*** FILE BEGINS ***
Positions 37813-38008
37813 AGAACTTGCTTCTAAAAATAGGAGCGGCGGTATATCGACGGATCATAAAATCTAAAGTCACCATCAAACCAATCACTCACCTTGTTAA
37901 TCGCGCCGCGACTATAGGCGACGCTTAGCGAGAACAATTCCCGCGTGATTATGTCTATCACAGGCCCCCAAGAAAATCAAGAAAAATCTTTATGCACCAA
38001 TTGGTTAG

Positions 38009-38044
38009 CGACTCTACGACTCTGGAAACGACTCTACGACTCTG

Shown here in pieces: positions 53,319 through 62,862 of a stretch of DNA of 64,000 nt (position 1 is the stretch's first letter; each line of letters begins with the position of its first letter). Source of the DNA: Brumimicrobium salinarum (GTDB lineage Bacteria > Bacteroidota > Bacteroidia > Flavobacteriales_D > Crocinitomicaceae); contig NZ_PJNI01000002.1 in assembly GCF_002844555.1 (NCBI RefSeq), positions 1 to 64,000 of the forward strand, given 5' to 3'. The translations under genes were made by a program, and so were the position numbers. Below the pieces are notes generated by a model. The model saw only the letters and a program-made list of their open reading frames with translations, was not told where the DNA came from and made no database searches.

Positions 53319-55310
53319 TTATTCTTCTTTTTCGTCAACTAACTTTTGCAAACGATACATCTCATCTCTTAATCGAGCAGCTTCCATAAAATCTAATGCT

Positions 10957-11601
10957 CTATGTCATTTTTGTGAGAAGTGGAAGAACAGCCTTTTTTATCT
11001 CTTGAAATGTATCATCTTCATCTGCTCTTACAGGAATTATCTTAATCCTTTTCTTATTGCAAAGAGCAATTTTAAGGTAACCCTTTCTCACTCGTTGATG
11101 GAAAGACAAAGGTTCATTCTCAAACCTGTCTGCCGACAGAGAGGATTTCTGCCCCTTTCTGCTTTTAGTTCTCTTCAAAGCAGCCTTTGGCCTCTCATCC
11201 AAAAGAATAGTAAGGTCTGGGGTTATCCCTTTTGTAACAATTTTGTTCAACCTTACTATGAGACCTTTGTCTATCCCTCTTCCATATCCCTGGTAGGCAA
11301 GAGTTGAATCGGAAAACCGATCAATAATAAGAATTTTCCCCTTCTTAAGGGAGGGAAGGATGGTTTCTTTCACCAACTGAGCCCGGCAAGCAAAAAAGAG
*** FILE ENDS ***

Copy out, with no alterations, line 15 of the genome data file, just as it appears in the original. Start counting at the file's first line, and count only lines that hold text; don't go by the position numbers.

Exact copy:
11301 GAGTTGAATCGGAAAACCGATCAATAATAAGAATTTTCCCCTTCTTAAGGGAGGGAAGGATGGTTTCTTTCACCAACTGAGCCCGGCAAGCAAAAAAGAG